Aussie Lower On Threat Of Greek Debt Default12 September 2011 - Currency Exchange Australia
Aussie Lower On Threat Of Greek Debt Default
The Australian dollar was trading lower on Monday as concerns over the EU debt crisis were fuelled by the resignation of one of the European Central Bank’s executive board members.
The markets were curbed on Friday evening by rumors that Greece is likely to default on its debts and in need of financial assistance. In addition, chief economist Juergen Stark resigned from the ECB causing European and US equity markets to plummet.
At 0705 AEST on Monday, the Aussie was trading at $104.33 US cents, down almost two cents on Friday’s local close of $106.28 US cents. By 1603 AEST the Aussie had sunk even lower to $104.41 US cents as investors sentiment weakened.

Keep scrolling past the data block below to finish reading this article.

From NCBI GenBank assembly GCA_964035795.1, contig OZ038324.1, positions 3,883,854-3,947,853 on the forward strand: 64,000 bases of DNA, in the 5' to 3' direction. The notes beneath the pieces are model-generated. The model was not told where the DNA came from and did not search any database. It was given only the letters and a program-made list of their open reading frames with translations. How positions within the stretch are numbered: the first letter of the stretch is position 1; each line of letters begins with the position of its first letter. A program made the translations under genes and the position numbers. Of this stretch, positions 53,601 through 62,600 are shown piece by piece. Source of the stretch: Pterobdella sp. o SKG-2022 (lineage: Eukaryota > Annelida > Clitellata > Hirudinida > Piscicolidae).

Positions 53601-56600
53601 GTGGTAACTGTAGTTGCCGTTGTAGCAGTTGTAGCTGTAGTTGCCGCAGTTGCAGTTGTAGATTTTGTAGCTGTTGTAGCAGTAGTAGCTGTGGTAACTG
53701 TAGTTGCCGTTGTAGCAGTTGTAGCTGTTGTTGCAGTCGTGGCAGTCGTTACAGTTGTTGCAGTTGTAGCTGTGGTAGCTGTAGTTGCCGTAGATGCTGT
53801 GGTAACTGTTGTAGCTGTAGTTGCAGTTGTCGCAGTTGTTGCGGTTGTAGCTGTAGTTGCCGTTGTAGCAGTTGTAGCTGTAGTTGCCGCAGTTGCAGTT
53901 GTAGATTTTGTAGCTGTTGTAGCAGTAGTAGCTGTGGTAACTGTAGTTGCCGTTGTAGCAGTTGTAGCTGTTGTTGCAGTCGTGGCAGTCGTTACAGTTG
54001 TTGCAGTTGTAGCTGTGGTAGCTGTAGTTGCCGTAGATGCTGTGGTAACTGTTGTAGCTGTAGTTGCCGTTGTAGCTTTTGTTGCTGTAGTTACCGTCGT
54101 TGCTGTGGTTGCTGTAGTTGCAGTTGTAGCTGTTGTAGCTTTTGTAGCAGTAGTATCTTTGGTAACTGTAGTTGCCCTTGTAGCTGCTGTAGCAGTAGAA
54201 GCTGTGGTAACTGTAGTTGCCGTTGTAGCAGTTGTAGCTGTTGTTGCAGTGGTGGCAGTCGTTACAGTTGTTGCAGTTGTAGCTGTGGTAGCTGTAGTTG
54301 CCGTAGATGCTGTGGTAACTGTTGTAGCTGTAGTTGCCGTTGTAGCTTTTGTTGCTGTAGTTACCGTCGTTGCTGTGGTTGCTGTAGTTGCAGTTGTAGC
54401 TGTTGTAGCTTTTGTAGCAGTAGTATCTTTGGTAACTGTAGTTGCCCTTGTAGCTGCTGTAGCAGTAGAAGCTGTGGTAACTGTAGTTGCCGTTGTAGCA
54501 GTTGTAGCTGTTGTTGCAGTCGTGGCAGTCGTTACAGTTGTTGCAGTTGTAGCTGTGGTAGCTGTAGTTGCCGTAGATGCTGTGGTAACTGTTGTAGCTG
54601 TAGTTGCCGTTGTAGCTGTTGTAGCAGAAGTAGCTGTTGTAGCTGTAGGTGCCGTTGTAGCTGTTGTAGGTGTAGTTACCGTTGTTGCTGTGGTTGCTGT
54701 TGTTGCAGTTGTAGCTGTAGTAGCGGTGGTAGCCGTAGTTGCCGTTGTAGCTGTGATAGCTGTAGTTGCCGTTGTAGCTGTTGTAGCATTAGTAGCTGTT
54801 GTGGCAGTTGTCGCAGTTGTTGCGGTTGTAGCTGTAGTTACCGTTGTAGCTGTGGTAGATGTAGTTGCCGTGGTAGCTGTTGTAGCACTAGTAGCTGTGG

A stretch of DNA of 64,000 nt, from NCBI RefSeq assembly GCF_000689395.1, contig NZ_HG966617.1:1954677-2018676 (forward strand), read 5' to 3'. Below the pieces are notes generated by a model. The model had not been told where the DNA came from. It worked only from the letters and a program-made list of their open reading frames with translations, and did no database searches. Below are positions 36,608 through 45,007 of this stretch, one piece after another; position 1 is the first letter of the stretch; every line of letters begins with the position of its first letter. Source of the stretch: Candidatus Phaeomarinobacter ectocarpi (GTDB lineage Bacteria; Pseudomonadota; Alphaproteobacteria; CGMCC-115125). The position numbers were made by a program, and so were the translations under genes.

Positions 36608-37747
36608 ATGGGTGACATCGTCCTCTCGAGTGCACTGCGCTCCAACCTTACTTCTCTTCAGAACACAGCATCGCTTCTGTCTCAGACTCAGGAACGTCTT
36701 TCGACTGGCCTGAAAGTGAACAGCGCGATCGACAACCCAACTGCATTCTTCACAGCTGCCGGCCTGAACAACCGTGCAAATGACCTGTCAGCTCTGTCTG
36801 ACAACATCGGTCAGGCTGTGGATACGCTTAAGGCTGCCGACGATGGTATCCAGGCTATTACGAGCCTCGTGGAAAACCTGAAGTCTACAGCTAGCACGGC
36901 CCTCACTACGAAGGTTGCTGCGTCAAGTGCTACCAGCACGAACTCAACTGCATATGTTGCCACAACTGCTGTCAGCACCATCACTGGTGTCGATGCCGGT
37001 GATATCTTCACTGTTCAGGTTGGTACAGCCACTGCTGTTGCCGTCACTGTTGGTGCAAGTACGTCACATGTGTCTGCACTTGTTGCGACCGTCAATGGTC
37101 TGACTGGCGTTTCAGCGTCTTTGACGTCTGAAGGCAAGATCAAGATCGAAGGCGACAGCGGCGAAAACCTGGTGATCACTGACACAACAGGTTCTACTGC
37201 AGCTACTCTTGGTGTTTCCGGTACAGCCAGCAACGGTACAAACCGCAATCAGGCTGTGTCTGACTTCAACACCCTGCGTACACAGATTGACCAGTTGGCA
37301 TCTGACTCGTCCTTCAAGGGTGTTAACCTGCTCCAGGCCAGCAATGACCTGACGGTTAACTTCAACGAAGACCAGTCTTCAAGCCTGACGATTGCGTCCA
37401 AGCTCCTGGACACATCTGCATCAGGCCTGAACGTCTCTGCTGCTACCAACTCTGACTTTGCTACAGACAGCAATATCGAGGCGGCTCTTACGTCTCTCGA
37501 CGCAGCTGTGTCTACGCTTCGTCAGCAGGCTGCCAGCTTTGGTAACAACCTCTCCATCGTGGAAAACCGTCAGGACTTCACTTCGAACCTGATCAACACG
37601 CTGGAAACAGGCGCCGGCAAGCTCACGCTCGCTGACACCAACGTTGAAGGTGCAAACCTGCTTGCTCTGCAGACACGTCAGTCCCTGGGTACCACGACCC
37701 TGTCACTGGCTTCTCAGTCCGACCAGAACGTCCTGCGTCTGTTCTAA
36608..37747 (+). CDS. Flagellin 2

Mike Burrows, currency strategist for Bank of New Zealand told Big Pond News that Europe is currently having the biggest impact on the Australian dollar:
'It's just all about Europe right now, following the resignation, there were rumors circulating that Greece may default over the weekend.
'Obviously that hasn't happened - but it was enough to make markets very nervous and make a spike in risk aversion.'
Overnight on Sunday the Greek finance minister announced budget cuts in the region of 2 billion Euros in exchange for a bail-out package from the IMF. However, economists fear that this will not be enough to prevent the country from defaulting on its debt.
Mr Burrows said he expected the Greek debt crisis to weigh on the local dollar for the remainder of the week.